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Mexico’s Recent Deportation Statistics Are Released
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January 05, 2012, 01:43 PM
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Mexicos idea of utopia would be an open border to the United States, with Mexican moochers having unlimited access to the wealth American citizens have generated.

But when Central Americans move to Mexico, one of the richest Latin nations, Mexicans suddenly remember the importance of national sovereignty. Mexico also doesnt like other nations citizens passing through on their way to the United States because it wants Mexicans to get those jobs.

One measure of Mexicos attitude of sovereignty for me but not for thee (America) is the number of Central Americans it deports. Note that the number given is for 11 months, not a full year. Perhaps topping 50,000 was thought to appear too high

Mexico Deports Nearly 50,000 Central Americans, Fox News Latino, January 3, 2012

A total of 46,716 Central Americans were deported from Mexico between Jan. 1 and Nov. 30, 2011, said the National Migration Institute (INM).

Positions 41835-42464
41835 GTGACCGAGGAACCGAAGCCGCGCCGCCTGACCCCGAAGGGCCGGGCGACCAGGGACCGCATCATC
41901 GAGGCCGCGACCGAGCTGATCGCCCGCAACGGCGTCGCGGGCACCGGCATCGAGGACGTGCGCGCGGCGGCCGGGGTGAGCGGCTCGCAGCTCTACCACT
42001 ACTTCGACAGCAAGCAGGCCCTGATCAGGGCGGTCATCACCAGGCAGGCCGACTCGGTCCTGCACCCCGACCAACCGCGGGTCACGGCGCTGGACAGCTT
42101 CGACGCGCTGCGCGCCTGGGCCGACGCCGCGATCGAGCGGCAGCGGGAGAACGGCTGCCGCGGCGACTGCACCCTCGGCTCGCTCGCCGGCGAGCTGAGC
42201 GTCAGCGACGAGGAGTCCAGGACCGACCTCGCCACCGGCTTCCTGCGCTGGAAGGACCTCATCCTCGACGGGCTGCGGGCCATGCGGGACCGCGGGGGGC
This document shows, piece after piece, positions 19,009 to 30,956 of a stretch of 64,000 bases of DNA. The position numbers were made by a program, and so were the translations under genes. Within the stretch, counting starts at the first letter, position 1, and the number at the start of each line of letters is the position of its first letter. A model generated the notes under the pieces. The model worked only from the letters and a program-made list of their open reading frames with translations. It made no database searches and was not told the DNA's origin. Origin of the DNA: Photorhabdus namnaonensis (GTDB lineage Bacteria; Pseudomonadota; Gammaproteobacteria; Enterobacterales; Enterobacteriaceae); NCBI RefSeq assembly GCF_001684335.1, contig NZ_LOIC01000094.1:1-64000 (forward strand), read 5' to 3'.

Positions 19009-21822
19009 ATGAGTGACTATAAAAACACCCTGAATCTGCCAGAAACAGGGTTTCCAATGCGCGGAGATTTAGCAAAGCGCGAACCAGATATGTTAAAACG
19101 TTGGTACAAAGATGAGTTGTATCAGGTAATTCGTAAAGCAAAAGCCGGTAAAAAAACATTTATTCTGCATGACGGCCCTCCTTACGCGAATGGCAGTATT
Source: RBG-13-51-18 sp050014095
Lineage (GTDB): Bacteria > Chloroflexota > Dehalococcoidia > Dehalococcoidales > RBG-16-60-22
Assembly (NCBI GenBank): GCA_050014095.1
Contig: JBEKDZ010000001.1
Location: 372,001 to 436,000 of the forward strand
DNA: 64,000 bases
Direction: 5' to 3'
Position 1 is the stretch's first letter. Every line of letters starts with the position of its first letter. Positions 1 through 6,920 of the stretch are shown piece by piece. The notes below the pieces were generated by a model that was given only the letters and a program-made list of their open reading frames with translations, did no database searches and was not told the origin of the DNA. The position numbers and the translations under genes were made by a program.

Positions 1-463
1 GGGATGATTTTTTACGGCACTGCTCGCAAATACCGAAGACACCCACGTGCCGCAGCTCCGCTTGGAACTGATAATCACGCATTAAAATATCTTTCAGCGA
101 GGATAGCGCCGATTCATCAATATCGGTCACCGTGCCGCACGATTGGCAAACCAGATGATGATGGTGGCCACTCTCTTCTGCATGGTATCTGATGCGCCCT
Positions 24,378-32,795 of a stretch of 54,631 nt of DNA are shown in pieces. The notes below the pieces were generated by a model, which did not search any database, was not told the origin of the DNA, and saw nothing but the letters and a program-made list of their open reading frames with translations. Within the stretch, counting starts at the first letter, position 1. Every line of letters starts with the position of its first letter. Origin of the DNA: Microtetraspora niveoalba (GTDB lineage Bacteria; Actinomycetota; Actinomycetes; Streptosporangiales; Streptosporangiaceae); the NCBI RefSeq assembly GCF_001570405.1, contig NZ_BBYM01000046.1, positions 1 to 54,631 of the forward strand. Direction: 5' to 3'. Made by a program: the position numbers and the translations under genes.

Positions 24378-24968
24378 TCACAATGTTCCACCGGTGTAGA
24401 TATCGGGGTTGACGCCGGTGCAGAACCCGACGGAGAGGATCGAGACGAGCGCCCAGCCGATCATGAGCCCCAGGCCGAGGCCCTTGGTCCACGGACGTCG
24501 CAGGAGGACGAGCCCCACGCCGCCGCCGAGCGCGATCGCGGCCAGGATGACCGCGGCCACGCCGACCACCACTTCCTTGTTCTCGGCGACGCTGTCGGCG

The majority of the migrants 41,215 were men and nearly half, some 23,560, were from Guatemala, the INM said in a statement.

All of the migrants were deported in an easy, orderly, dignified and safe manner, the INM said.

The Central Americans who were returned to their countries accounted for 74 percent of the foreigners processed at Mexican immigration facilities.

The remaining foreigners were either given asylum, granted humanitarian visas or sent home using different repatriation systems, the INM said.

An estimated 300,000 Central Americans undertake the hazardous journey across Mexico each year on their way to the United States.

The trek is a dangerous one, with criminals and corrupt Mexican officials preying on the migrants.

Gangs kidnap, exploit and murder migrants, who are often targeted in extortion schemes, Mexican officials said.

Central American migrants follow a long route that first takes them into Chiapas state, which is on the border with Guatemala, walking part of the way or riding aboard freight trains, buses and cargo trucks.

The flow of migrants has increased markedly in the northern and northeastern parts of Mexico since U.S. officials increased security along the border in the northwestern part of the country.